• Seminal reviews concluded that, based on relevant cognitive, memory/reaction and psychomotor ability impairments, drivers under the influence of cannabis have a two to three times elevated risk of being involved in (fatal or non-fatal) motor vehicle accidents. [18]

MYTH #10: Legalizing marijuana will not impact children

FACT: Incidents of marijuana poisoning of children tripled after legalization in the USA.

  • The legalization of marijuana has led to increased unintended exposure to marijuana among young children. By 2011, rates of poison center calls for accidental pediatric marijuana ingestion more than tripled in states that decriminalized marijuana before 2005. [19]
  • In states which passed legislation between 2005 and 2011 call rates increased nearly 11.5% per year. There was no similar increase in states that had not decriminalized marijuana as of December 31, 2011. [20]
  • Additionally, exposures in decriminalized states where marijuana use was legalized were more likely than those in non-legal states to present with moderate to severe symptoms requiring admission to a pediatric intensive care unit. The median age of children involved was 18-24 months. [21]

[1] Kalant H. Marihuana: Medicine, addictive substance, or both? A common-sense approach to the place of cannabis in medicine. Canadian Journal of Addiction Medicine 2013;4(3):p14.

[2] Barry, Rachel A MA; & Glantz, Stanton A PhD. (2016). A Public Health Analysis of Two Proposed Marijuana Legalization Initiatives for the 2016 California Ballot: Creating the New Tobacco Industry. UC San Francisco: Center for Tobacco Control Research and Education. Page 9.

[3] Blackwell Publishing. “Marijuana Smokers Face Rapid Lung Destruction — As Much As 20 Years Ahead Of Tobacco Smokers.” ScienceDaily. ScienceDaily, 27 January 2008. <www.sciencedaily.com/releases/2008/01/080123104017.htm>.

[4] American Chemical Society. “Marijuana Smoke Contains Higher Levels Of Certain Toxins Than Tobacco Smoke.” ScienceDaily. ScienceDaily, 18 December 2007. www.sciencedaily.com/releases/2007/12/071217110328.htm.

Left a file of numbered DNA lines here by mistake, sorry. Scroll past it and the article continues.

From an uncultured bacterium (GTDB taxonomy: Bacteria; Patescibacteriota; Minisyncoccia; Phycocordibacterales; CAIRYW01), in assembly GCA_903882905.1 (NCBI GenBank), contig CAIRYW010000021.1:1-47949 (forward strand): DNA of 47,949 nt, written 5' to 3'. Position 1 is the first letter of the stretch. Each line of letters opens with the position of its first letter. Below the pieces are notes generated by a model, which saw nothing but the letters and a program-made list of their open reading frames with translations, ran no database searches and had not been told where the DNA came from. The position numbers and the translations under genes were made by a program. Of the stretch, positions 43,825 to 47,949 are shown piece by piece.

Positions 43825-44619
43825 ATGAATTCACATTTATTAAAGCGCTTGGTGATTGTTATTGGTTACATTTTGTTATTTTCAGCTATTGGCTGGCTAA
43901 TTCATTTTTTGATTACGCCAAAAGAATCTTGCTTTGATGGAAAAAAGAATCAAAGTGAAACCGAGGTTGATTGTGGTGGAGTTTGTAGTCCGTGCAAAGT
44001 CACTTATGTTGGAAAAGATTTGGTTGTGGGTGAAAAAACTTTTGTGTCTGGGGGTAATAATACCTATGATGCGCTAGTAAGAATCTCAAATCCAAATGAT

[5] Pletcher, Mark J. et al. “Association Between Marijuana Exposure and Pulmonary Function over 20 Years: The Coronary Artery Risk Development in Young Adults (CARDIA) Study.” JAMA : the journal of the American Medical Association 307.2 (2012): 10.1001/jama.2011.1961. PMC. Web. 16 Aug. 2016. Page 173.

[6] Sylvina M Raver, Sarah P Haughwout and Asaf Keller, ‘Adolescent Cannabinoid Exposure Permanently Suppresses Cortical Oscillations in Adult Mice’, Neuropsychopharmacology July 4th 2013, doi:10.1038/npp.2013.

[7] Ibid.

[8] Sylvina M Raver, Sarah P Haughwout and Asaf Keller, ‘Adolescent Cannabinoid Exposure Permanently Suppresses Cortical Oscillations in Adult Mice’, Neuropsychopharmacology July 4th 2013, doi:10.1038/npp.2013.164

[9] Justine Renard, Laura G. Rosen, Michael Loureiro, Cleusa De Oliveira, Susanne Schmid, Walter J. Rushlow, and Steven R. Laviolette. Adolescent Cannabinoid Exposure Induces a Persistent Sub-Cortical Hyper-Dopaminergic State and Associated Molecular Adaptations in the Prefrontal Cortex Cereb. Cerebral Cortex first published online January 4, 2016 doi:10.1093/cercor/bhv335

[10] Barry, Rachel A MA; & Glantz, Stanton A PhD. (2016). A Public Health Analysis of Two Proposed Marijuana Legalization Initiatives for the 2016 California Ballot: Creating the New Tobacco Industry. UC San Francisco: Center for Tobacco Control Research and Education. Page 9.

[11] George, T., & Vaccarino, F. (Eds.). (2015). Substance abuse in Canada: The Effects of Cannabis Use during Adolescence (Report in Short). Ottawa, ON: Canadian Centre on Substance Abuse.

[12] Boyd, Neil et al. “Organized Crime in the Cannabis Market: Evidence and Implications.” Canadian Drug Policy Coalition Submission to the Cannabis Legalization Task Force. 2016.

[13] Ibid.

[14] Anderson, Jane, MD, FCP, and Donald Hagler, MD, FCP. “Marijuana Use: Detrimental to Youth.” American College of Pediatricians. N.p., 29 Apr. 2016. Web. 23 Aug. 2016.

[15] Ibid.

[16] “The Legalization of Marijuana inn Colorado: The Impact.” 2016. Rocky Mountain High Intensity Drug Trafficking Area. http://www.rmhidta.org/html/FINAL%20NSDUH%20Results-%20Jan%202016%20Release.pdf

[17] American Society of Addiction Medicine (ASAM). (2012). White Paper on State-Level Proposals to Legalize Marijuana. Retrieved from http://www.asam.org/advocacy/find-a-policy-statement/view-policy-statement/public-policy-statements/2014/07/24/white-paper-on-state-level-proposals-to-legalize-marijuana. Accessed 2016 Aug 24.

[18] Fischer B, Imtiaz S, Rudzinski K, Rehm J. Crude estimates of cannabis-attributable mortality and morbidity in Canada-implications for public health focused intervention priorities. J Public Health (Oxf). 2016; 38(1):183-188. doi:10.1093/pubmed/fdv005

[19] Anderson, Jane, MD, FCP, and Donald Hagler, MD, FCP. “Marijuana Use: Detrimental to Youth.” American College of Pediatricians. N.p., 29 Apr. 2016. Web. 23 Aug. 2016.

[20] Anderson, Jane, MD, FCP, and Donald Hagler, MD, FCP. “Marijuana Use: Detrimental to Youth.” American College of Pediatricians. N.p., 29 Apr. 2016. Web. 23 Aug. 2016.

[21] Anderson, Jane, MD, FCP, and Donald Hagler, MD, FCP. “Marijuana Use: Detrimental to Youth.” American College of Pediatricians. N.p., 29 Apr. 2016. Web. 23 Aug. 2016.